You can always use Chrome if you want to, whatever you're comfortable with. I believe the Canary of Chrome may support this already. So shorthand for writing functions, I'm just gonna go through that one more time and get rid of all the boilerplate and just write it like this.

So we'll come back to this. But yes, so that is the end of the JavaScript 6 tutorial. That's all you need to know for this particular presentation. So first function of 6 that I'm be teaching you today forEach, who here has used forEach? So you'll notice the next few functions I'm gonna be showing you are all on arrays.

In fact, today we are probably not gonna get to covering any asynchronous programming whatsoever. We are going to be doing what I like to call wax on, wax off exercises. We are going to learn something, which may not seem as if it's related to asynchronous programming at first, which is how to program without loops.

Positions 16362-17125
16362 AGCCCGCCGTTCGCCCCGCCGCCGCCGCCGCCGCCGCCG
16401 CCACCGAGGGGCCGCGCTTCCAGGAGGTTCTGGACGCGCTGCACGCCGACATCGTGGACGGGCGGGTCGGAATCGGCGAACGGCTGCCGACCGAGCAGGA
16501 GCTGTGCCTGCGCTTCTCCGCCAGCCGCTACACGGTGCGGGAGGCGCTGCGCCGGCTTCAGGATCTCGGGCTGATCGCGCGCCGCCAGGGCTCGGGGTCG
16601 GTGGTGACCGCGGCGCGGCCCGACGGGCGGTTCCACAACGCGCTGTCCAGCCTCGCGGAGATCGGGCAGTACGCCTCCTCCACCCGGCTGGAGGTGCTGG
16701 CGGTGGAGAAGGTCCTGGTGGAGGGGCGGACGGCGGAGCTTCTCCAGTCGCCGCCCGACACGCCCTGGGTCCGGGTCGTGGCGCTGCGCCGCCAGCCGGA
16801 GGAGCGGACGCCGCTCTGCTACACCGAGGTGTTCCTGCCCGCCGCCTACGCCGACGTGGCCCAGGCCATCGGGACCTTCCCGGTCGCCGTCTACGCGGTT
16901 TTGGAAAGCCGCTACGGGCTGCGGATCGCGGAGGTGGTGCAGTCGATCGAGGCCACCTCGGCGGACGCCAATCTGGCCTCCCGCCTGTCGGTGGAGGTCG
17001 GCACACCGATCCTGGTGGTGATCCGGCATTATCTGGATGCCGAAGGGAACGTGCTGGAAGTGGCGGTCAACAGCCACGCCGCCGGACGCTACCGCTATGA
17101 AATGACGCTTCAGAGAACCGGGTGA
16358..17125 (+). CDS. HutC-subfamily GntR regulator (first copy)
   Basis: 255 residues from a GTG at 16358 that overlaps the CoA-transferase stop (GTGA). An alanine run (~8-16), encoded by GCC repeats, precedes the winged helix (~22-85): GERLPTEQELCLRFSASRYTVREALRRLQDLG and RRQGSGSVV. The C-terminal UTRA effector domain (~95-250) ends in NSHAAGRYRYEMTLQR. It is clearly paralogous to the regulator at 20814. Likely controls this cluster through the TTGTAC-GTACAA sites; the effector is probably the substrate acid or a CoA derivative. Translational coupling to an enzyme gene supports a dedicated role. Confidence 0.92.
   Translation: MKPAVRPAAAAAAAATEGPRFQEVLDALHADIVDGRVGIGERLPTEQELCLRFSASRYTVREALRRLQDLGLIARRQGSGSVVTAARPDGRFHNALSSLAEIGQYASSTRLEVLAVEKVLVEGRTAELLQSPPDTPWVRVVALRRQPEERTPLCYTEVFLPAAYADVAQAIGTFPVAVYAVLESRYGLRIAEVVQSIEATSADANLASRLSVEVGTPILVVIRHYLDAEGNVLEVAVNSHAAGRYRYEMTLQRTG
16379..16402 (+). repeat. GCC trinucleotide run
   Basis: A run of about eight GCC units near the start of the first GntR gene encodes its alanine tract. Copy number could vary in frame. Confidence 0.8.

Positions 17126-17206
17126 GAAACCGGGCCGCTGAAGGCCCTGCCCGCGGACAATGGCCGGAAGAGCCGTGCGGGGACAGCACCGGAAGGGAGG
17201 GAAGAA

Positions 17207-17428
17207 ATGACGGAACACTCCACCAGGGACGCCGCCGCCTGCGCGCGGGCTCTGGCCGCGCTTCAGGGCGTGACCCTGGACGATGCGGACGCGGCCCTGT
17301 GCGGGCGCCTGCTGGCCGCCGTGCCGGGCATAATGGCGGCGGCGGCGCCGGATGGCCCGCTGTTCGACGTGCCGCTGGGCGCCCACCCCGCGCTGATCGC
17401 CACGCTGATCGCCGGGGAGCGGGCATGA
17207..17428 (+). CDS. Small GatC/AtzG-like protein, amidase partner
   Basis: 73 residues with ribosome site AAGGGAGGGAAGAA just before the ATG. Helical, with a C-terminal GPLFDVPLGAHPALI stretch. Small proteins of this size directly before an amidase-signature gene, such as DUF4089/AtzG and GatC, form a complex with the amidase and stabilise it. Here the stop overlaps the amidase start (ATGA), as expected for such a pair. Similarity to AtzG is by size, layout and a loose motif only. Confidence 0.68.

Let's say today that if I was to say you can't use any loops when you go into to work on Monday. Could you still get your job done? No while loops, no for loops. No do while loops, no cheating. How many of you feel like yeah, I could probably get my job done?

A couple people out there, but generally, I think most people are pretty comfortable using loops, right. We might be a lost a little bit if our programming language didn't have loops. Well, when you start doing async programming, that's exactly the world you're in. You can't repeat an asynchronous function with a loop, and I'll explain a little bit more about that later, but that's effectively the world that we're in as soon as we start doing larger asynchronous programming, larger synchronous programs, loops become useless to us.